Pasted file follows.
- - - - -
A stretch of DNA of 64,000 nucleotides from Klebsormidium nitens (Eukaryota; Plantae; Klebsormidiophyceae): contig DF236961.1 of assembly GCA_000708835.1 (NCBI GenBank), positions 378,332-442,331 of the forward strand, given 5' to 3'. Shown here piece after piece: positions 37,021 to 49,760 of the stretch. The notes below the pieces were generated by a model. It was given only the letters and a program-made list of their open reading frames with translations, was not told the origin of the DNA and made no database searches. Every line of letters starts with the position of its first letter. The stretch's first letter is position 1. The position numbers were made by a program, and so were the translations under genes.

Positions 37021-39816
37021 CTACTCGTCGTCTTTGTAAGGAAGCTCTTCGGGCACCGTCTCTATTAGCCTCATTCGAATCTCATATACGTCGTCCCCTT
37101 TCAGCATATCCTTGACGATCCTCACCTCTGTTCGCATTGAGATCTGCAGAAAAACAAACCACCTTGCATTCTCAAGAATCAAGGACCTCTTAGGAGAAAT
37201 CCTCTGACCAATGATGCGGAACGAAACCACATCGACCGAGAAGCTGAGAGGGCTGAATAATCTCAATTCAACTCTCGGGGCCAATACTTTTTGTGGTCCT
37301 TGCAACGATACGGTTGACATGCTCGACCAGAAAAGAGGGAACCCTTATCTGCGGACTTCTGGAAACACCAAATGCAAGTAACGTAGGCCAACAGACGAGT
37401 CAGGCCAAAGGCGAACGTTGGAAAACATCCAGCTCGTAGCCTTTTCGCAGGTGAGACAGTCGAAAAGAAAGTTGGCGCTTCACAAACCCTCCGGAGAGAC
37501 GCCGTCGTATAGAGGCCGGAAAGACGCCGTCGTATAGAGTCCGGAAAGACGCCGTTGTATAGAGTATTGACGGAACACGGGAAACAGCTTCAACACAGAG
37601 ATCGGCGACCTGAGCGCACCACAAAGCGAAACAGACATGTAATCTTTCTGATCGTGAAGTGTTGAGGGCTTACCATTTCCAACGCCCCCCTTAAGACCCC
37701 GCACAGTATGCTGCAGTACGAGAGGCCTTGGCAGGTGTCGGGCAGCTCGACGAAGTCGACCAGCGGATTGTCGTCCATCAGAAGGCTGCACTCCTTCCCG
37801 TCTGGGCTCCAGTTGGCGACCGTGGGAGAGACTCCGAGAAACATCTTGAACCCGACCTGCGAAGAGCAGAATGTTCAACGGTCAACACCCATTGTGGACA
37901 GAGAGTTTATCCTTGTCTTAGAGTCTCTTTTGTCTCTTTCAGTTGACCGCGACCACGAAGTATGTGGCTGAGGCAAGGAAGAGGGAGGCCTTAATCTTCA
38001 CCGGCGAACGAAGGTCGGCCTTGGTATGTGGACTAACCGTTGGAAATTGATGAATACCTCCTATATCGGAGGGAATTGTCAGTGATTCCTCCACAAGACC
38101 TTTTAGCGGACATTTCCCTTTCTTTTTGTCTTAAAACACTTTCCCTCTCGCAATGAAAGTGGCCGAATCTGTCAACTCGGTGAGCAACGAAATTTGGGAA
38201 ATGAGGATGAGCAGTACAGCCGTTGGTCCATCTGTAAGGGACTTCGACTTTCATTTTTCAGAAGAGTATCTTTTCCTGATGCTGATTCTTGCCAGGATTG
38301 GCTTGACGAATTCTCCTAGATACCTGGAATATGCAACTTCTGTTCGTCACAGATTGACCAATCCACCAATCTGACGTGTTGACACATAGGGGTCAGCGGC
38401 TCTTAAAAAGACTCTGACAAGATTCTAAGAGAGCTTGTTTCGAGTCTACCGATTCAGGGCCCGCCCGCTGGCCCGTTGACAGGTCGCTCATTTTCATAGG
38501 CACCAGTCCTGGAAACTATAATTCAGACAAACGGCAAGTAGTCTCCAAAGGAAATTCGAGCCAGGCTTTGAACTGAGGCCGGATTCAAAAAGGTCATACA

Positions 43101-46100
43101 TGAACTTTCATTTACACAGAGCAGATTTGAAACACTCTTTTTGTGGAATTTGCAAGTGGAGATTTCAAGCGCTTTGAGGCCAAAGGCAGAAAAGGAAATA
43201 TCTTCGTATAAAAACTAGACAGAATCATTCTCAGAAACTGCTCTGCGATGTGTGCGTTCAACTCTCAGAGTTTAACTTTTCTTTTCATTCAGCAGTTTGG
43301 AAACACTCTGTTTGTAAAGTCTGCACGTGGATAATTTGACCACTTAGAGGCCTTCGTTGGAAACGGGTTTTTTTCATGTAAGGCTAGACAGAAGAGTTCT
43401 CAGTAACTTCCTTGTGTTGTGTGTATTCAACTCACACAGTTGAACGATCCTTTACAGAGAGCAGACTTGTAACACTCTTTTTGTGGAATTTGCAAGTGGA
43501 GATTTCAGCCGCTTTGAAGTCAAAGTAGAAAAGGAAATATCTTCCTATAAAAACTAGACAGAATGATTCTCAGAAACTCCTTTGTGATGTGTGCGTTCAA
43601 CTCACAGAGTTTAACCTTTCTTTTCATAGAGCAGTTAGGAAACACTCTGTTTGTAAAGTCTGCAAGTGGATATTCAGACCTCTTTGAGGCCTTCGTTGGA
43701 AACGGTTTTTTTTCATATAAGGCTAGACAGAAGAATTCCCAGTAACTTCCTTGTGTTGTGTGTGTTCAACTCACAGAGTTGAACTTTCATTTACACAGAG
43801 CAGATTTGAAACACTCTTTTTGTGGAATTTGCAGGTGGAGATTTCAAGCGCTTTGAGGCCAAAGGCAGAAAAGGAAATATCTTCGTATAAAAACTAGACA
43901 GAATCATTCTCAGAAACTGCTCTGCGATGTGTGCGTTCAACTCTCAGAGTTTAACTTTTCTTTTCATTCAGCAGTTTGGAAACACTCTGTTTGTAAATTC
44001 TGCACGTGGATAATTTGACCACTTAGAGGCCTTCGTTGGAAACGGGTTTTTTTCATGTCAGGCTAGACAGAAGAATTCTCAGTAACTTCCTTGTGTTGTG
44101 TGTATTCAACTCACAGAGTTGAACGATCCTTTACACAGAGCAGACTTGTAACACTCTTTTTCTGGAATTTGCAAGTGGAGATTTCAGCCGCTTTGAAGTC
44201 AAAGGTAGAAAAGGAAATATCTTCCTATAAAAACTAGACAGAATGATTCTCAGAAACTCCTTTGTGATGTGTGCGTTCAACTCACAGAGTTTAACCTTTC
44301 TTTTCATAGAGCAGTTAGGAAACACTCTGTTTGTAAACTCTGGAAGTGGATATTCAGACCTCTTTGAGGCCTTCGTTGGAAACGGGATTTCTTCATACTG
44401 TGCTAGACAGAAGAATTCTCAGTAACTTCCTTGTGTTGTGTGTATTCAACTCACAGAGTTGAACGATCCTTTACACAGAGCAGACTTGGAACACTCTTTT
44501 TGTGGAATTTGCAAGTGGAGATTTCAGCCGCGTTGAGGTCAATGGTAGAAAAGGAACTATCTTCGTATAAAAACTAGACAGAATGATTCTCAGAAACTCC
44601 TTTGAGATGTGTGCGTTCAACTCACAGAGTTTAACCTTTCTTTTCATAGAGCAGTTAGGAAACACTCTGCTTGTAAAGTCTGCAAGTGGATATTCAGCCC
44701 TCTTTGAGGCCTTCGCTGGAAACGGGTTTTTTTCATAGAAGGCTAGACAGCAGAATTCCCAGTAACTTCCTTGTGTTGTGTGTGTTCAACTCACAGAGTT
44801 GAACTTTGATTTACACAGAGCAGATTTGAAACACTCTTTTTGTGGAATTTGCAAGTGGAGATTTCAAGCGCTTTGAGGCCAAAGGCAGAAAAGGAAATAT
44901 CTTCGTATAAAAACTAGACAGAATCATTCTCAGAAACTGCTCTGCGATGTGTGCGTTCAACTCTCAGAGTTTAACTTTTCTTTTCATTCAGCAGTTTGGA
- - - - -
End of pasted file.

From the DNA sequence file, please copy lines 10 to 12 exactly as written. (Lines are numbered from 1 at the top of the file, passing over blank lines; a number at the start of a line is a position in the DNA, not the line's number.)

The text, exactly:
37701 GCACAGTATGCTGCAGTACGAGAGGCCTTGGCAGGTGTCGGGCAGCTCGACGAAGTCGACCAGCGGATTGTCGTCCATCAGAAGGCTGCACTCCTTCCCG
37801 TCTGGGCTCCAGTTGGCGACCGTGGGAGAGACTCCGAGAAACATCTTGAACCCGACCTGCGAAGAGCAGAATGTTCAACGGTCAACACCCATTGTGGACA
37901 GAGAGTTTATCCTTGTCTTAGAGTCTCTTTTGTCTCTTTCAGTTGACCGCGACCACGAAGTATGTGGCTGAGGCAAGGAAGAGGGAGGCCTTAATCTTCA